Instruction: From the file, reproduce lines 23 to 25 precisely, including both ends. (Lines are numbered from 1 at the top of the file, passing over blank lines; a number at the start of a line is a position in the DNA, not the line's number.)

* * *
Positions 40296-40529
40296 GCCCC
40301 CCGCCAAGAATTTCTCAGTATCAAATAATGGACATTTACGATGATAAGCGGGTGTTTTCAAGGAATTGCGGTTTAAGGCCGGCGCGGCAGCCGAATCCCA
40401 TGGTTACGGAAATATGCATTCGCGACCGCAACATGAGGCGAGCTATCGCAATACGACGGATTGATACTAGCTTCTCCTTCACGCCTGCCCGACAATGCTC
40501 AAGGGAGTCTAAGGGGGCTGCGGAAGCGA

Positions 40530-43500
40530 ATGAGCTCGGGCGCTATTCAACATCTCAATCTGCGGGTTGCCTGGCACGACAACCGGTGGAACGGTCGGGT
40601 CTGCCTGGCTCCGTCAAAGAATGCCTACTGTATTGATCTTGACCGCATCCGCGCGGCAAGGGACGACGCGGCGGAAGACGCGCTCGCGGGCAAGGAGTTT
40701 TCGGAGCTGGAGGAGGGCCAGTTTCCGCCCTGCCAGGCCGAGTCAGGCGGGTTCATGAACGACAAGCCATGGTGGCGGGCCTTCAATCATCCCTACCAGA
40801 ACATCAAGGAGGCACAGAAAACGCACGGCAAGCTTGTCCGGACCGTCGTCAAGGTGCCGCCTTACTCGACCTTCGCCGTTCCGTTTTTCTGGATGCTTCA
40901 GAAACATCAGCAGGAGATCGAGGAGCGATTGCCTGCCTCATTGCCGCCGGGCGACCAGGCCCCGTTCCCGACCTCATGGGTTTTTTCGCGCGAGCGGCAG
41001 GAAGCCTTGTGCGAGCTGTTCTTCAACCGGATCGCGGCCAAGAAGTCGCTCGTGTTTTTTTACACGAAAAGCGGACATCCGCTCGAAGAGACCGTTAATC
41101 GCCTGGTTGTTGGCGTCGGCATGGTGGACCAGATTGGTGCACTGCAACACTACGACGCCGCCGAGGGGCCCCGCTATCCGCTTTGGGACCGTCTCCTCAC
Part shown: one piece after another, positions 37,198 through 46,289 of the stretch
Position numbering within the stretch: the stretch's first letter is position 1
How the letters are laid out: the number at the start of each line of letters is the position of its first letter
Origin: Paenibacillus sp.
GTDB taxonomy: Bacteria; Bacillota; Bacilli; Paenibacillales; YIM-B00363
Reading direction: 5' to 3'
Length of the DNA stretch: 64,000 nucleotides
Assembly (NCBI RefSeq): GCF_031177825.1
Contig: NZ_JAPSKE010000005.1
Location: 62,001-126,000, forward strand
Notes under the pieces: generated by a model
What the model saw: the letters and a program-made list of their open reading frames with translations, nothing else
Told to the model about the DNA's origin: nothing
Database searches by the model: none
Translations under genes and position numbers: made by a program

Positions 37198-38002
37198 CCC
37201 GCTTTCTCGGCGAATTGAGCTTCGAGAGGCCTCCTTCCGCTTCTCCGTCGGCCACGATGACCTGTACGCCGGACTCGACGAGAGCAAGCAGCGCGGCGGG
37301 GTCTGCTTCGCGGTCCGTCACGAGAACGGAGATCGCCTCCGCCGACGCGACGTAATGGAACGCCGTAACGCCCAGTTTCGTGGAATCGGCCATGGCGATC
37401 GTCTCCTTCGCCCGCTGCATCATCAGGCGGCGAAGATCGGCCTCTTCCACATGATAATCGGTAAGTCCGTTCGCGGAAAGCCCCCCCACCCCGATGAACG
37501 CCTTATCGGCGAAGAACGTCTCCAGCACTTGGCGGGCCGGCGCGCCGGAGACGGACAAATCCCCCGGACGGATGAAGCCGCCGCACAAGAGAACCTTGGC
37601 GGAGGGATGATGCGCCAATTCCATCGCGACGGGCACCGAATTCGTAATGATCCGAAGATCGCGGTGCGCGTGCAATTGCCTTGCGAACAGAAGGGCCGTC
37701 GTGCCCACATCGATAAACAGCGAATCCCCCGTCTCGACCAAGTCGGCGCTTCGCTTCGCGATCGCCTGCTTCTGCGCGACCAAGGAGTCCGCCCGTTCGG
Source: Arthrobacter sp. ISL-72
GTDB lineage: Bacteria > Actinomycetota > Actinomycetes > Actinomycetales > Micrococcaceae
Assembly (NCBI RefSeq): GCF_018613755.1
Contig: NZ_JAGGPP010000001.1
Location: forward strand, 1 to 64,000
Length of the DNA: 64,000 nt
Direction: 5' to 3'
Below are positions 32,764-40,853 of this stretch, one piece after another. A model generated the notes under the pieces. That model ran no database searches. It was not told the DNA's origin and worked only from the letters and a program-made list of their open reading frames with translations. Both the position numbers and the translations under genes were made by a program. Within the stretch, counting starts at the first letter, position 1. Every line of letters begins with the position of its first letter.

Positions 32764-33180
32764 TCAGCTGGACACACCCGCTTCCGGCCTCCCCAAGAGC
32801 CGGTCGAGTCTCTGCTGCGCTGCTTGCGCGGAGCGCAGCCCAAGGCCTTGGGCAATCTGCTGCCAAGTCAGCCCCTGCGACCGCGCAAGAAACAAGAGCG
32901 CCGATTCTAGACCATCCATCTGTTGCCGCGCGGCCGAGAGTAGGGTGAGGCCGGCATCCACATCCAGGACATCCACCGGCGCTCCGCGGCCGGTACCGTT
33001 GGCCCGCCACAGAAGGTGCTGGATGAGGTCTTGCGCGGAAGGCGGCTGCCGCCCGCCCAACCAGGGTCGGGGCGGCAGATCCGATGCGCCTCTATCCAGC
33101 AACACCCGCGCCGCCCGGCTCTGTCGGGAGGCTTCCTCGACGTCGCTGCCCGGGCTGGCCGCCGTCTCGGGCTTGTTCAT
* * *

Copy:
Location: 62,001-126,000, forward strand
Notes under the pieces: generated by a model
What the model saw: the letters and a program-made list of their open reading frames with translations, nothing else